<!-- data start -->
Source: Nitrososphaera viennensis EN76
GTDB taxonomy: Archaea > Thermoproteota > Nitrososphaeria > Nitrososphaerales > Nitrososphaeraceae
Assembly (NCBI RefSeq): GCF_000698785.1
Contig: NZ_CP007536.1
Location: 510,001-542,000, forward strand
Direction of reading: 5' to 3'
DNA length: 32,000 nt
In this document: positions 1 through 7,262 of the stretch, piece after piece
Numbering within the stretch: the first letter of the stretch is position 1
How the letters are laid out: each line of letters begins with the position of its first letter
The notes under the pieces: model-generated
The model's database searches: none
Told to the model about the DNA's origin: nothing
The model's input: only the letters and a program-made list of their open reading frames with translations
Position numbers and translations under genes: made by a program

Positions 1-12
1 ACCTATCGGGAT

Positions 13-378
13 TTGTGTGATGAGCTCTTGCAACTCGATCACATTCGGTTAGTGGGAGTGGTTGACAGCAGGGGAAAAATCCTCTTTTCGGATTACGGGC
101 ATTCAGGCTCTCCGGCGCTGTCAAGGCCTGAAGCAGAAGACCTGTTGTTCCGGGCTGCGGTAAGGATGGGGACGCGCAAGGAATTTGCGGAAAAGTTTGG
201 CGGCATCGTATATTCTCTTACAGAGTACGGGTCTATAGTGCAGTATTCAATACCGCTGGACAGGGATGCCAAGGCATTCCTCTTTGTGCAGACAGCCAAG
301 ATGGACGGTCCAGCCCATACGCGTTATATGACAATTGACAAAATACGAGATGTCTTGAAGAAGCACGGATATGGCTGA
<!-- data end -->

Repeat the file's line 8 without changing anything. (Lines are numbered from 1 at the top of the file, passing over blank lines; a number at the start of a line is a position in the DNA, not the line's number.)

In this document: positions 1 through 7,262 of the stretch, piece after piece